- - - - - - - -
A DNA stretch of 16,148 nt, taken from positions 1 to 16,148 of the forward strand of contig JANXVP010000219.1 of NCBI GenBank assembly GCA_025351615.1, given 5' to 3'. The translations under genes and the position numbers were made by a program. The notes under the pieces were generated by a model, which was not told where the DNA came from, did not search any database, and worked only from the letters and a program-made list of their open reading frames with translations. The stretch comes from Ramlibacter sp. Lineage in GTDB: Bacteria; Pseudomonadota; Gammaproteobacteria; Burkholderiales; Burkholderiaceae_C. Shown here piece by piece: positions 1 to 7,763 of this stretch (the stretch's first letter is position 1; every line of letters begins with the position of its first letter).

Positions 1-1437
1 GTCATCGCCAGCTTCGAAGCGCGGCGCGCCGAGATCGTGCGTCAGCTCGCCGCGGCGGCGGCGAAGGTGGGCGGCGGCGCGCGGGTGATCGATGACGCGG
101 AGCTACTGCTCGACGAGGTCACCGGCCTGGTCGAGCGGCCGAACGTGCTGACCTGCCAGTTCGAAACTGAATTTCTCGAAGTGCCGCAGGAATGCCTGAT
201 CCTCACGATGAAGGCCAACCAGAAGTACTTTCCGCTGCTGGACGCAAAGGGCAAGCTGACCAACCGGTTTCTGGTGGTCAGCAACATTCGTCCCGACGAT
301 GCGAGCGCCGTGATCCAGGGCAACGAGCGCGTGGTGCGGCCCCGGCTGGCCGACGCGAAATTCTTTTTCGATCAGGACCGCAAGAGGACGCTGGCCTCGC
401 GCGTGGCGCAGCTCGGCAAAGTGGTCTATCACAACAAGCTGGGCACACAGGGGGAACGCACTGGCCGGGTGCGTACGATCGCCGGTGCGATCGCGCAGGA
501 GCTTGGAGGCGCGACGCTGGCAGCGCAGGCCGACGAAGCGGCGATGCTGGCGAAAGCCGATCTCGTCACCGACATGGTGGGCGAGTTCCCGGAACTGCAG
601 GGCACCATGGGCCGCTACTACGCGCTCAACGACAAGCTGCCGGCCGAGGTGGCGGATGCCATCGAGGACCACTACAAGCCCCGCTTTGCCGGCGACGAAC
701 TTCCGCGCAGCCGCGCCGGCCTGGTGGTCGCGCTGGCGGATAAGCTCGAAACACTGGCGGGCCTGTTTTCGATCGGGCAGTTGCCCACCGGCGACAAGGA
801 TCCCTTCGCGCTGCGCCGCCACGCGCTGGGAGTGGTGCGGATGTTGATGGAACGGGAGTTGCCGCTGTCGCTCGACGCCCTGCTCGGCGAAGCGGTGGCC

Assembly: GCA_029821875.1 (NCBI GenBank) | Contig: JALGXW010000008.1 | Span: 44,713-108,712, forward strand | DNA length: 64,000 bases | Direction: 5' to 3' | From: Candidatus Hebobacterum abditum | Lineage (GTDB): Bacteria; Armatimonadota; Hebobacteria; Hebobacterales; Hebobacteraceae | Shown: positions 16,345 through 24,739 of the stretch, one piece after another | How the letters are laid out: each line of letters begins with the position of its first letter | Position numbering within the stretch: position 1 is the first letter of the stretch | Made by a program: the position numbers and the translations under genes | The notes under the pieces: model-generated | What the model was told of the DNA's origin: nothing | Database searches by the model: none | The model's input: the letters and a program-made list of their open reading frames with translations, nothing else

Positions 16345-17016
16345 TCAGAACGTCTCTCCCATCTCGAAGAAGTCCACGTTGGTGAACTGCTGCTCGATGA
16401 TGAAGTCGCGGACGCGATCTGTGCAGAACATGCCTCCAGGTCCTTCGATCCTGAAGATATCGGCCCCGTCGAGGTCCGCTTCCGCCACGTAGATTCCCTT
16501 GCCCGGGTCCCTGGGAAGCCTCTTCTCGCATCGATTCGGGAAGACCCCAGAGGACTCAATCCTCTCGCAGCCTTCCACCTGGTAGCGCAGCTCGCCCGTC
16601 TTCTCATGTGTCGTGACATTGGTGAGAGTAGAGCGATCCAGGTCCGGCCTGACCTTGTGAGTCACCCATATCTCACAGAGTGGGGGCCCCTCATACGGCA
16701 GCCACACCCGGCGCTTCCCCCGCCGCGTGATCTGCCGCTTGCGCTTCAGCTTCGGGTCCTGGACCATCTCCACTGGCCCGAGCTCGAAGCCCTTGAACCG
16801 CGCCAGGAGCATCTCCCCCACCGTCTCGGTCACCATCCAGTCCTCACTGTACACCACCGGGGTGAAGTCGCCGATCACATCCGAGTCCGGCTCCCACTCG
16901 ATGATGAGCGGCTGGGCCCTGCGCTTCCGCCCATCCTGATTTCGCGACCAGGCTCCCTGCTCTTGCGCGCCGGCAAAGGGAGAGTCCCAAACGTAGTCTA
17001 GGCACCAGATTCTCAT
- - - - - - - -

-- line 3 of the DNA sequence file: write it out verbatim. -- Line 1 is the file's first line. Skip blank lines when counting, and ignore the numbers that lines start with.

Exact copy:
1 GTCATCGCCAGCTTCGAAGCGCGGCGCGCCGAGATCGTGCGTCAGCTCGCCGCGGCGGCGGCGAAGGTGGGCGGCGGCGCGCGGGTGATCGATGACGCGG